London 2012: Plastics power Olympic performance from head to toe and turf

August 02, 2012

The drivers underlying the continuing adoption of polymer technology so prevalent in automotive, aerospace, and other industries are also very much on the minds of the athletes going for gold in London—and the equipment makers supplying them. In competitions where hundredths of a second can mean the difference between a podium spot and the ranks of onlookers, every advantage in weight and overall performance is crucial.

Most who follow Olympic sports like swimming every four years probably remember the body suits that were banned following the 2008 games in Beijing, where 66 Olympic records were broken. Made of polyurethane and other "non-textile" materials, the suits, which were said to increase buoyancy, cut down on fatigue and perhaps offer an "air-trapping" advantage, were clearly helping swimmers increase their speed.

A CFRP Felt DA frame similar to the one American Kristin Armstrong rode to victory in the individual women's time trial.

S2O Design's RapidBlocs were used to create the whitewater rafting course features at the Lee Valley White Water Centre.

Although the Fédération Internationale de Natation (FINA), the governing body whose rules apply to world championships and the Olympics, has tried to significantly scale back the influence of equipment in swimming, this Scientific American article detailing the development of next-generation swimwear by Speedo, makes clear that polymer technology will continue to play an important role in the sport.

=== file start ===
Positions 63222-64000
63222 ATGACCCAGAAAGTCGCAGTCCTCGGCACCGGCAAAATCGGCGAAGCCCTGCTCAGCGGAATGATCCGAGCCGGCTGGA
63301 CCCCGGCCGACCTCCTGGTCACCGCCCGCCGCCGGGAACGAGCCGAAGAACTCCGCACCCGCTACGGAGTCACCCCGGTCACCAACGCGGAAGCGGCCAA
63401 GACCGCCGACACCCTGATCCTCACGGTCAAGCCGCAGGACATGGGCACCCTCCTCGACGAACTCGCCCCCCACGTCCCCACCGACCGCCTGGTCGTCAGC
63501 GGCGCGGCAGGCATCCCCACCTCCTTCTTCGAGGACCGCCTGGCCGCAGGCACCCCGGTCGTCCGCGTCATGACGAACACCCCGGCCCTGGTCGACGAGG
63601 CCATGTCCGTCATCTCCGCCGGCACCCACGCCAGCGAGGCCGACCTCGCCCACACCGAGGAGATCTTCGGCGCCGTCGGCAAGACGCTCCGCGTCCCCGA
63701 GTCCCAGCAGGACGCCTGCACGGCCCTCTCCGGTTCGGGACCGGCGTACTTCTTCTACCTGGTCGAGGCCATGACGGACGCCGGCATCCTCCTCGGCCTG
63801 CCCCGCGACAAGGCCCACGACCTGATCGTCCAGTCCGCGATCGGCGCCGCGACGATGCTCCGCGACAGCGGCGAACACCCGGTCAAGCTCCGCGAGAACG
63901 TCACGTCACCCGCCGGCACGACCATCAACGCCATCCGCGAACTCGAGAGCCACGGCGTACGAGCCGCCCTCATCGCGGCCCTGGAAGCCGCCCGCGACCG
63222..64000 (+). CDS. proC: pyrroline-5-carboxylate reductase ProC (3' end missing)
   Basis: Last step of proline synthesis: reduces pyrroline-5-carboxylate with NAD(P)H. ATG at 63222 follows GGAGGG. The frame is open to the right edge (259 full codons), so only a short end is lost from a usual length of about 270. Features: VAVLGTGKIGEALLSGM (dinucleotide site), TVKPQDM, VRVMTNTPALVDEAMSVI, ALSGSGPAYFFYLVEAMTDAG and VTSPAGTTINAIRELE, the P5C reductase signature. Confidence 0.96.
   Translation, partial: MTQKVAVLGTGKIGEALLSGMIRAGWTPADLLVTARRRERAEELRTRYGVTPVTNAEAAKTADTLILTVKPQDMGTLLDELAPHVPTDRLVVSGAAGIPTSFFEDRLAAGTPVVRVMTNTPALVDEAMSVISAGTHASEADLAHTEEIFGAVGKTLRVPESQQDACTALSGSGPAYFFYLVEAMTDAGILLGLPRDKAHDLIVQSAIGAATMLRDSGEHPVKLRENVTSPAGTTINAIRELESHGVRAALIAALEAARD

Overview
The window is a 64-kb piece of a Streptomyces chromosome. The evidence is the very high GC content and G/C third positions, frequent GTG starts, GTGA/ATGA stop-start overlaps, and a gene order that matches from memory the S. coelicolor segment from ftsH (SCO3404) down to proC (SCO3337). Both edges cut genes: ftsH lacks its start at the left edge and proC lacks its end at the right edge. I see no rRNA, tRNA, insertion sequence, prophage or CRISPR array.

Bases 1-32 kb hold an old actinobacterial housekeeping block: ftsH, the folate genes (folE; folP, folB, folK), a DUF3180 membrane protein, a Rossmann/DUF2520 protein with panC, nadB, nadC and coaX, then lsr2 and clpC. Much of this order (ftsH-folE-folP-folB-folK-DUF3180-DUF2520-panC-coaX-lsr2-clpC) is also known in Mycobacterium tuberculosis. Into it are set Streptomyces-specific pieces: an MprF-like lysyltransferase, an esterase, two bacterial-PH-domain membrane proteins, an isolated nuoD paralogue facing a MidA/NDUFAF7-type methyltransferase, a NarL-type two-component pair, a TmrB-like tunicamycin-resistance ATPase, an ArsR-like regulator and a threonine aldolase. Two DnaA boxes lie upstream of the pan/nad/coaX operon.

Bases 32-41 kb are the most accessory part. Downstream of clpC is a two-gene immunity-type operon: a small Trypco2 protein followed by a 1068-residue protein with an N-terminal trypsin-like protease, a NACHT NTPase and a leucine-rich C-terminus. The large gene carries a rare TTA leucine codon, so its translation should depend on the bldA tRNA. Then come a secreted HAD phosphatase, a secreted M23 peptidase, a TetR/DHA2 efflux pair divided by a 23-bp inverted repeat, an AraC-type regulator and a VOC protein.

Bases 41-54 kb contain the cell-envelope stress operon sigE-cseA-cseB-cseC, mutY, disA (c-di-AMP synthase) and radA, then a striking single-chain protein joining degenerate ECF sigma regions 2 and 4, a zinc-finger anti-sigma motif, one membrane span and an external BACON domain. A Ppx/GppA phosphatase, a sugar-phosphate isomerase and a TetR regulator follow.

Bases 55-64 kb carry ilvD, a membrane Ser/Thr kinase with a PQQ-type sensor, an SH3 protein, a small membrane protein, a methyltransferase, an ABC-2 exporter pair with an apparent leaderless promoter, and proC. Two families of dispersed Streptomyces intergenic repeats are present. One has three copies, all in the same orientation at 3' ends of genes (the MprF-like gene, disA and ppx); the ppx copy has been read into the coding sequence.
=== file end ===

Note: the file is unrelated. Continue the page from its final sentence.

Another article, in Slate magazine, asks if the gold-medal-winning U.S. women's gymnastic teams suits are plastic because they look plastic, illustrating the often hazy conception of what polymers are depending on how they're processed and applied. Outside the plastics industry, it's often hard to understand the link between nylons and polyesters as fibers and the same family of polymers as a solid, molded object. The uniforms were manufactured by Reading, PA-based GK Elite.

Nike, for its part, has actually used recycled plastic bottles for the track-and-field uniforms worn by the U.S. team. The company says that the uniforms use an "average of 82% recycled polyester fabric and up to an average of 13 recycled plastic bottles" per uniform. More than 1000 hours of wind-tunnel testing indicates the resulting uniforms are up to 0.023 seconds faster than previous versions, in no small part due to the fact that the Nike AreoSwift technology incorporates "patterns and surface architectures" on key areas, such as the forearms and legs, an innovation inspired by the dimpled surface of a golf ball that reduces drag.

In the same vein, Nike's new GS (Green Speed) soccer boot will be worn by many Olympians and weigh in at a mere 160g (5.64 oz). The company says more than 70% of the material content is recycled, again including polyester from recycled water bottles and other packaging.

Beyond apparel, polymers are used extensively to create the hi-tech, lightweight racing helmets bicyclists wear, for example. The EPS cushioning is generally shot in-mold to bond with the polycarbonate outer shell. The reinforcing inner cage may be a thermoformed composite structure. The plastics employed also provide the design flexibility that allow for the airflow openings and channels that pull fresh air in and circulate hot air out the back. The in-mold process was introduced by Bell (of motorcycle and auto racing fame).